Do You Party with Your Patients?

Before Christmas Gael Hannan wrote a blog about her wish list to Santa.  One item on the list was to get material from her audiologist that didn’t offer purchase promotions for new products or upgrades around the Holidays.  We take a page out of her list and have for years.  In October we mail out a four-page newsletter that includes information on what can cause or worsen a hearing loss, but also how to save your hearing.  I dig up jokes and we put in a coupon for batteries.  We also give a yearly update on the employees in the offices, give Holiday hours and announce our Holiday parties for the end of the year.Christmas Party 12

The day of our parties, one at each office, we don’t see patients, work on hearing aids, or solve problems.  The day is meant for sharing good food, wonderful conversation and great punch (the tame kind).  I got the idea from Holly Hosford-Dunn when I worked for her 17 years ago and I have done it ever since.  I sometimes think a summer BBQ would be fun, but I haven’t figured out the logistics since temperatures here are around 105 degrees in June and July, then the monsoons come and you never know when it will rain.  But I still may do it!

Other ideas for customer or client appreciation can be found on the Internet.  One website gives big and small ideas that are sometimes overlooked, such as birthday cards or  unexpected half-birthday cards.   Another provides an event planning outline  for patient “thank you” parties.  The outline is spread out over several months,  designed to keep busy practitioners out of the looney bin and able to enjoy the celebration day.  I have seen pages on Facebook featuring little contests to win a gift card, but treating patients on Social Media deserves its own post.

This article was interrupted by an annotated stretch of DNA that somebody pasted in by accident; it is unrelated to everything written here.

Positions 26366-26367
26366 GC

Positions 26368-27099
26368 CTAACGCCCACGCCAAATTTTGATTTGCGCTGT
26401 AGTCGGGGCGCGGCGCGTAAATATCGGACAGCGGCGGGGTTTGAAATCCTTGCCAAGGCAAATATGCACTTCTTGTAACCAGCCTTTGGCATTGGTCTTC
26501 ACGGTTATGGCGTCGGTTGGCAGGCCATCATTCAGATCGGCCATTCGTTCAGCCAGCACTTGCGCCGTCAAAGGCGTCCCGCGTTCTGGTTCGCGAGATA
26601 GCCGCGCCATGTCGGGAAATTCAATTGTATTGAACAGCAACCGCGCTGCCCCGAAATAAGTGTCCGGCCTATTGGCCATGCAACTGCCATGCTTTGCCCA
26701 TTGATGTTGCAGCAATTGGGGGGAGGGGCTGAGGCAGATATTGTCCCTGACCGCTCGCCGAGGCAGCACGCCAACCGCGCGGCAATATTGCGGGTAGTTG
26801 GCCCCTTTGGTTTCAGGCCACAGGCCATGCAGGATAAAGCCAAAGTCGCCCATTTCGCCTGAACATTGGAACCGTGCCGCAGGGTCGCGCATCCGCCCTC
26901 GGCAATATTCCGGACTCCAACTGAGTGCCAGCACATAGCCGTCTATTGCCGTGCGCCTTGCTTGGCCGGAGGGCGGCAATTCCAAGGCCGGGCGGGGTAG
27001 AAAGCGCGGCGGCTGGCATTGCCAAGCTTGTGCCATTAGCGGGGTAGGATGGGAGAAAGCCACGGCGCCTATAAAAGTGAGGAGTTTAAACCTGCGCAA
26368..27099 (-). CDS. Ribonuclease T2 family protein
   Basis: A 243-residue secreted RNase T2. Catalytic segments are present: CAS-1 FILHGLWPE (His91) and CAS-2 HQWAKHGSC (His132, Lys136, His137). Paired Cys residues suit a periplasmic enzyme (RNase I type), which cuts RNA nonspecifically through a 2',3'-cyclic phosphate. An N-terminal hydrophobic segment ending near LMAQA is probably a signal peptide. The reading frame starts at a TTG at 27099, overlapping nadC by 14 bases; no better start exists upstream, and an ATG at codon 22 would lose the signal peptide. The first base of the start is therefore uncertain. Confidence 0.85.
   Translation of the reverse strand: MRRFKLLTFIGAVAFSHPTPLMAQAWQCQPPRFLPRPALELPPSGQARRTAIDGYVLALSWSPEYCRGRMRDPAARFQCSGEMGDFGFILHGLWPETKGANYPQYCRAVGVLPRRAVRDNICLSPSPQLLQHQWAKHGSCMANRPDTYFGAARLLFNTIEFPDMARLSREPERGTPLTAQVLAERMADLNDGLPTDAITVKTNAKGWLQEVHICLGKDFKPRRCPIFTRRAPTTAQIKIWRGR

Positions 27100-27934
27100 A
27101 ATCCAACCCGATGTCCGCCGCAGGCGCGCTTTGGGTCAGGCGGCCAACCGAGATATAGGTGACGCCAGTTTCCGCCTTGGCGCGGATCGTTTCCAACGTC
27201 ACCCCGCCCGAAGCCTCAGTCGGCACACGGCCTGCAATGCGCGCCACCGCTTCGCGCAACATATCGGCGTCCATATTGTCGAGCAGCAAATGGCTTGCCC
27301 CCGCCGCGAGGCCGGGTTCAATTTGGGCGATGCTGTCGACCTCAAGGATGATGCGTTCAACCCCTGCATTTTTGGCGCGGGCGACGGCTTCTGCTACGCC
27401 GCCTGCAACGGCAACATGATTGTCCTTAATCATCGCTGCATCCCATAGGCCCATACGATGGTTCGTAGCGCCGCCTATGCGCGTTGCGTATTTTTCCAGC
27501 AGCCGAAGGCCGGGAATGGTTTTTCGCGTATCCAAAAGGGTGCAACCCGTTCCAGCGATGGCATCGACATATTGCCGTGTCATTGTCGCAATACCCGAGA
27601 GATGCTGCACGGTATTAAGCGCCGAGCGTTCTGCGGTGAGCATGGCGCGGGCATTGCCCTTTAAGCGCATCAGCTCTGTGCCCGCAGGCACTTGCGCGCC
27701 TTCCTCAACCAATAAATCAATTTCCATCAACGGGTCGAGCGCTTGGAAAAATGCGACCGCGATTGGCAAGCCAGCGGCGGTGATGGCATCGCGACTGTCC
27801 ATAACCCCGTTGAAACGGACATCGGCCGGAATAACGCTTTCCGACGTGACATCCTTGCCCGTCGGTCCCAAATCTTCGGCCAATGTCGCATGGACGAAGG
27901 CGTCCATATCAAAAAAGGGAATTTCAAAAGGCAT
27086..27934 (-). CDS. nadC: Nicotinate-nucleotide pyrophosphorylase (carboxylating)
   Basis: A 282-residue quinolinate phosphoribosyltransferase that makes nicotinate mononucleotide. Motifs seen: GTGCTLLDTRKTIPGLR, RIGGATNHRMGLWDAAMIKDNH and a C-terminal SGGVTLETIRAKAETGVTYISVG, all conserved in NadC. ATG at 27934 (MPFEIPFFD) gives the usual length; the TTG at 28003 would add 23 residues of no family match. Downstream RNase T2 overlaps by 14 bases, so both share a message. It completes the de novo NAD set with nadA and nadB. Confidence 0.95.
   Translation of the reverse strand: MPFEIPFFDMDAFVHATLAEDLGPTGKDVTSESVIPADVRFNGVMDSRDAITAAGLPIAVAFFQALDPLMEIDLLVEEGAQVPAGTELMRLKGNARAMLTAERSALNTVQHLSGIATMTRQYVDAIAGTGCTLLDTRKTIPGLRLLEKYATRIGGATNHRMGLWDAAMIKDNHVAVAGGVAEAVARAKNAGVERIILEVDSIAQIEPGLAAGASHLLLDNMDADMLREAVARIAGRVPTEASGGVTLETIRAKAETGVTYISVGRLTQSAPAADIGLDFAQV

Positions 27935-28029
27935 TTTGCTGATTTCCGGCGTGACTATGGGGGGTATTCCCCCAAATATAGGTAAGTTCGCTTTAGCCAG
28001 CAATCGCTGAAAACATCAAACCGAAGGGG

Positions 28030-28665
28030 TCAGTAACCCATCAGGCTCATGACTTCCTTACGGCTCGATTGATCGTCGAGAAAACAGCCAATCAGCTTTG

What are some of the favorite things you’ve put on yourselves or seen in an office?  If we are positioning our practices to feature increasing customer service to different ourselves from Internet providers, then we need to find new and human ways to make people feel they are more than the product they wear.  It might be the freebies in the lobby–we go through earplugs like they are candy!  The candy goes even faster……

Anyone else with ideas?

About Judy Huch

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  1. In our practice, Manchester, UK. We like to send out a ‘Thank You’ card to the patient about a month after the patient say that they are satisfied with the hearing aids they have just purchased. We will write by hand a personal message in each card. The printed text of the card thanks them for choosing our services and allowing our company to look after their hearing needs.

    We regularly get calls to thank us for sending out the cards and how the card was unexpected and a real surprise to receive.

    From our perspective we a reinforcing the fact that we are there for them whenever they need us and I believe that it strengthens the relationship/bond between the hearing aid provider and the patient.

    We are not trying to promote any additional product or service. We are giving them something without condition. It’s unexpected and that’s what makes in memorable.

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